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Poem by Thomas MacDonagh
The Man Upright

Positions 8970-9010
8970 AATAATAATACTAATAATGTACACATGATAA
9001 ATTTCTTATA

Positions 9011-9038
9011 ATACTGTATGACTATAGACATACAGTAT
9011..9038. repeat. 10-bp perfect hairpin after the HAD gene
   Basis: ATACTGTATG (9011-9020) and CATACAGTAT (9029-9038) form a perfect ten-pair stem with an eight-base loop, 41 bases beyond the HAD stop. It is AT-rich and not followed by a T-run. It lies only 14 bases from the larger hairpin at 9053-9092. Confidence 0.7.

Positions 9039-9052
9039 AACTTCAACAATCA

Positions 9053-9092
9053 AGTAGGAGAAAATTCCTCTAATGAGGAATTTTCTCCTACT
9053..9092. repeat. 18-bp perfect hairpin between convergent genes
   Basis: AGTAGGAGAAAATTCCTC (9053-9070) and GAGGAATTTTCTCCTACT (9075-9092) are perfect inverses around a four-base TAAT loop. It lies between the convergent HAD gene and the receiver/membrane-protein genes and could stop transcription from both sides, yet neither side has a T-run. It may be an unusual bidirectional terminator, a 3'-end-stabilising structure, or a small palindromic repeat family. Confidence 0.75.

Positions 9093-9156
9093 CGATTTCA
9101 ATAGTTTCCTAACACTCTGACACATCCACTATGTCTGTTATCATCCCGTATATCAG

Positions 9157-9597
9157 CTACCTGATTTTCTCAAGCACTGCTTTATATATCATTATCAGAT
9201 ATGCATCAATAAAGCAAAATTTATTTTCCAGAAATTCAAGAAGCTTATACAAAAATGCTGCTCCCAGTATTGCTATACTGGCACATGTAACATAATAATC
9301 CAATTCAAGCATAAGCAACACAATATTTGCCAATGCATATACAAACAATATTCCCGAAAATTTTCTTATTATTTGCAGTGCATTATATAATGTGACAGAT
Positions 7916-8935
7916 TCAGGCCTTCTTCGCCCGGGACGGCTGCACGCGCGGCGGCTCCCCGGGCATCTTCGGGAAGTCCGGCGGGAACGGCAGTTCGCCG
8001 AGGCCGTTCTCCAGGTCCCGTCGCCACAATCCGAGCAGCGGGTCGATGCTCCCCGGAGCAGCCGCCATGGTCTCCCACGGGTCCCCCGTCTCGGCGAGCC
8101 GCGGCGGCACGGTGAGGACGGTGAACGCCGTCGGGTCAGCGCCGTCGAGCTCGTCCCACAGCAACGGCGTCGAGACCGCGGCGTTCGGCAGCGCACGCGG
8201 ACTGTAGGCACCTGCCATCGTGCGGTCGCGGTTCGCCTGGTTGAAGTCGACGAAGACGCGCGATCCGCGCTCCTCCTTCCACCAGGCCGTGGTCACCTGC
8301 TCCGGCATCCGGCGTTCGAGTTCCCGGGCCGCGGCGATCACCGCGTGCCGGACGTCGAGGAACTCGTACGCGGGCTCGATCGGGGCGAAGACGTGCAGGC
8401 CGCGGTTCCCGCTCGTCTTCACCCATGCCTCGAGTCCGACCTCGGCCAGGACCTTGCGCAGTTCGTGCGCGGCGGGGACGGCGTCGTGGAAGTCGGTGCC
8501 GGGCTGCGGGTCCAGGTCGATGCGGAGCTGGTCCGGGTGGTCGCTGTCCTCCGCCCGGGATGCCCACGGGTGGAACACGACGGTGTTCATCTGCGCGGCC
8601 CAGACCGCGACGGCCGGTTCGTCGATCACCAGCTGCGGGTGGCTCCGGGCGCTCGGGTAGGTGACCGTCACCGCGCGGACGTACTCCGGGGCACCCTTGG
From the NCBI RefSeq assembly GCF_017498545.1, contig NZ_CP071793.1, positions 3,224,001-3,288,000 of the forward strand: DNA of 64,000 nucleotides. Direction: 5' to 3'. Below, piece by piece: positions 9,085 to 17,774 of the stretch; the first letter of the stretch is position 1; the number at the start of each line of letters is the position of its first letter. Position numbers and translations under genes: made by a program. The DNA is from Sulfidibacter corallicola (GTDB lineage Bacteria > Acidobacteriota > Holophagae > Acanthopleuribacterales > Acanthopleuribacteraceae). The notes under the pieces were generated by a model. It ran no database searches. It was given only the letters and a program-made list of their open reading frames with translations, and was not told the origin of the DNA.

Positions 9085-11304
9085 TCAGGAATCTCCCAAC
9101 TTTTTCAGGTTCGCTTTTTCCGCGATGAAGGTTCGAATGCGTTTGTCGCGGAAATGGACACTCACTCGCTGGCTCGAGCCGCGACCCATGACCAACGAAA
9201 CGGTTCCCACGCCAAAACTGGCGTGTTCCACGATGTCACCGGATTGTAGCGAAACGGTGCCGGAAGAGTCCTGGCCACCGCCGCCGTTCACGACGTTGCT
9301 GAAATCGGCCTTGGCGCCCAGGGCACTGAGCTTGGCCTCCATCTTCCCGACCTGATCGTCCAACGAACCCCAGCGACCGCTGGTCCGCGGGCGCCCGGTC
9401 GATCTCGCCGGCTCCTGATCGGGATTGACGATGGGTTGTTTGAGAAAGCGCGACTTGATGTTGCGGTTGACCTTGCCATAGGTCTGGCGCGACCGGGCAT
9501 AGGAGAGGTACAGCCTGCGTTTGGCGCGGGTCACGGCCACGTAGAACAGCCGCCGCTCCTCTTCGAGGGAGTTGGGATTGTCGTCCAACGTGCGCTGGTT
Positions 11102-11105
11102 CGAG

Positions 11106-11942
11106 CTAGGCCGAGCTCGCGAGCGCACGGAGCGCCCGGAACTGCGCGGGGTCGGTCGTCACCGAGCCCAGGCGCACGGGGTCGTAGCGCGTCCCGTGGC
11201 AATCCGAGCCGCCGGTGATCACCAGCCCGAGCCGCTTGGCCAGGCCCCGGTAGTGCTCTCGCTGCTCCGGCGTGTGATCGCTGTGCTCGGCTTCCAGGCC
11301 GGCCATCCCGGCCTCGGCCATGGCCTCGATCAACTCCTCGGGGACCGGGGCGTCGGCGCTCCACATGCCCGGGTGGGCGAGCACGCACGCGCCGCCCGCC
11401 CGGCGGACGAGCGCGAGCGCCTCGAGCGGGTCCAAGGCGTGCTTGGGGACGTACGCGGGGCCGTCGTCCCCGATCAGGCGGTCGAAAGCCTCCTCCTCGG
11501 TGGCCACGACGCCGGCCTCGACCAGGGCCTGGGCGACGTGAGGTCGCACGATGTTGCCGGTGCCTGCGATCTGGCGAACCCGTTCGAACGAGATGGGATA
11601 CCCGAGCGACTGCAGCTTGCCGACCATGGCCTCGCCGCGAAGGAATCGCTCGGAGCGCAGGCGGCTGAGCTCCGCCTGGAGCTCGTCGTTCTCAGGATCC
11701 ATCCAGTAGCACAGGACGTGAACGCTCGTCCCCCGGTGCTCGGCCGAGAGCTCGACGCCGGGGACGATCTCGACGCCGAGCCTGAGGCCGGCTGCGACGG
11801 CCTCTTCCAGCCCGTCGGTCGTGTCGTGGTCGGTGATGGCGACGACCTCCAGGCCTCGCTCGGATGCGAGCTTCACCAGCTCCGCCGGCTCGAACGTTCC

I once spent an evening in a village Where the people are all taken up with tillage, Or do some business in a small way Among themselves, and all the day Go crooked, doubled to half their size, Both working and loafing, with their eyes Stuck in the ground or in a board,-- For some of them tailor, and some of them hoard Pence in a till in their little shops, And some of them shoe-soles -- they get the tops Ready-made from England, and they die cobblers-- All bent up double, a village of hobblers And slouchers and squatters, whether they straggle Up and down, or bend to haggle Over a counter, or bend at a plough, Or to dig with a spade, or to milk a cow, Or to shove the goose-iron stiffly along The stuff on the sleeve-board, or lace the fong In the boot on the last, or to draw the wax-end Tight cross-ways -- and so to make or to mend What will soon be worn out by the crooked people. The only thing straight in the place was the steeple, I thought at first. I was wrong in that; For there past the window at which I sat Watching the crooked little men Go slouching, and with the gait of a hen An odd little woman go pattering past, And the cobbler crouching over his last In the window opposite, and next door The tailor squatting inside on the floor-- While I watched them, as I have said before, And thought that only the steeple was straight, There came a man of a different gait-- A man who neither slouched nor pattered, But planted his steps as if each step mattered; Yet walked down the middle of the street Nor like a policeman on his beat, But like a man with nothing to do Except walk straight upright like me and you.
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